Injection molding process

How Specialty Tool Materials Help Speed Cooling Times

Specialty Tool Materials

Cooling is one of the most critical parts of the injection molding process. Not only is it the longest part of the process — taking up more than 80 percent of the cycle time — but it's not smart to cut corners when it comes to cooling. In order to achieve precise, tight tolerances, the cooling rate must be carefully controlled — not rushed to completion.

That said, the faster the heat transfer occurs between the part and the tool, the faster the part cools and the sooner it can be ejected. One way to speed up the cooling process without cutting any corners is to make the tool from specialty materials that have higher thermal conductivities compared to standard steel. In the end, the material you choose will depend on the properties of the selected material to be molded (engineered polymers with additives can be more challenging), production and performance expectations, and budget. To help you make the right decision for the best material for your tool, here's an overview of some of the most popular specialty materials in the industry.

Top 3 Specialty Materials for Tooling Design

Although there are many variables at play, tools made from specialty materials with high thermal conductivities can reduce overall production costs by about 25 percent compared to standard steel molds. If you are interested in speeding up the cooling process of your next project, consider using tools made from specialty materials with high thermal conductivity, like MoldMAX®, aluminum, or tungsten carbide.


MoldMAX is a family of beryllium-copper alloys that can be easily machined with standard tool-making equipment. The biggest attribute of these materials is their heat-transfer rate — tools made from MoldMAX cool 3-4 times faster than standard mold steels like P20 or H13, which greatly improves cycle times. MoldMAX is ideal for those parts of a tool that can’t accept cooling channels, because they are too narrow or the geometry is too complex.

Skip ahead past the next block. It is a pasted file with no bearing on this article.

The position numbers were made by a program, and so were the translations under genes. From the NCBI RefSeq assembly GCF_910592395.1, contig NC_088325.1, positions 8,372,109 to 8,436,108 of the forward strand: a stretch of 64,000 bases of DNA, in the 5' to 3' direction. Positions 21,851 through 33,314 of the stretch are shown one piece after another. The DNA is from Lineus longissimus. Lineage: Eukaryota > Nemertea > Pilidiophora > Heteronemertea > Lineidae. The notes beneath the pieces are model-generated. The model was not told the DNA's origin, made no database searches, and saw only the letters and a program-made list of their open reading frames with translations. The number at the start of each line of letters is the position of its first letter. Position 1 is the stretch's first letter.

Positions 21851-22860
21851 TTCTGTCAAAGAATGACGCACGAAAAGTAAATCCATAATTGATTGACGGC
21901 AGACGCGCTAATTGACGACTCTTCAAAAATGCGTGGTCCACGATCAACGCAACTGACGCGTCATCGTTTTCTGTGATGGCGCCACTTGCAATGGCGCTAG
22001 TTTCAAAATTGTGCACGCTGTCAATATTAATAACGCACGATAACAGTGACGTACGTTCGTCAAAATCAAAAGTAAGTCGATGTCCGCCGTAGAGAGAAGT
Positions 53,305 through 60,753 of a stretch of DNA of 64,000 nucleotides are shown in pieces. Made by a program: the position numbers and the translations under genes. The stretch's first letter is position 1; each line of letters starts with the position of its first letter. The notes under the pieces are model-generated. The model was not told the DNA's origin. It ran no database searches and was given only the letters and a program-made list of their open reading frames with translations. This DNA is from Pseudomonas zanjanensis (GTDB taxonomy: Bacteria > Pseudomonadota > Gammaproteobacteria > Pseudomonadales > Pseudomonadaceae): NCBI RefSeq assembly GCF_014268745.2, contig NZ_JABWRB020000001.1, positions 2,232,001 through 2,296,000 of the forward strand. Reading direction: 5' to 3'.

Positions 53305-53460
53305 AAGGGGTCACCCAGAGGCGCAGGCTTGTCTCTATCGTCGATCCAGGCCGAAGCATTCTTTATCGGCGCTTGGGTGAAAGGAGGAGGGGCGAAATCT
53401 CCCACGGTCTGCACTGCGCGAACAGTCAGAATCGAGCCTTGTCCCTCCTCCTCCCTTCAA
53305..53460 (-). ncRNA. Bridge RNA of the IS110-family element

MoldMAX can be welded and polished, and accept metallic and ceramic coatings. Welding is a big advantage because repairs can be made on the floor. However, drawbacks include higher wear with glass-filled materials and the occasional development of surface corrosion, although that can be easily removed.   


When most people think of aluminum, they think of a lightweight, soft metal. What they often don't know is that aluminum also has a thermal conductivity similar to MoldMAX. The softness of an aluminum tool can still lead to premature wear, which has created the widely-held belief that aluminum tools are only good for short runs. That, however, is starting to change. Aluminum alloys continue to get harder (for example, QC-10 and Alumold have a Brinell hardness of 150-180 and Rockwell hardness of B82-B87) and can handle bigger production runs.

Unlike MoldMAX, aluminum is very difficult to weld. Because of this, any tool failures require the tool to be shipped out for repair, which can result in costly delays. Even with the stronger aluminum alloys of today. In general, aluminum tools are much easier to damage than steel tools.

Tungsten Carbide

Tungsten carbide is a very hard, somewhat brittle material with a compressive strength that is greater than almost all other metals and alloys. It is much more rigid than steel, brass, and cast iron. Another key advantage is that tungsten carbide has a high thermal conductivity — about 2-3 times that of P20, and just slightly less than aluminum and MoldMAX.

This great hardness, however, means it can only be machined with diamond tools. The combination of high thermal conductivity and great strength make tungsten carbide an ideal material for core pins, which alone can reduce molding cycle times by 25 percent or more on certain projects.

Depending on your production needs, using a specialty material for your tool with a high heat-transfer rate could be a very cost-effective move. The biggest advantage is that these specialty metals and metal alloys can reduce cycle times by as much as 30-40 percent, which speeds up production and reduces costs significantly.

For more on tool materials and how tooling design impacts cooling time, read our Tooling Design for Injection Molding whitepaper. Click the button below to access your copy. 

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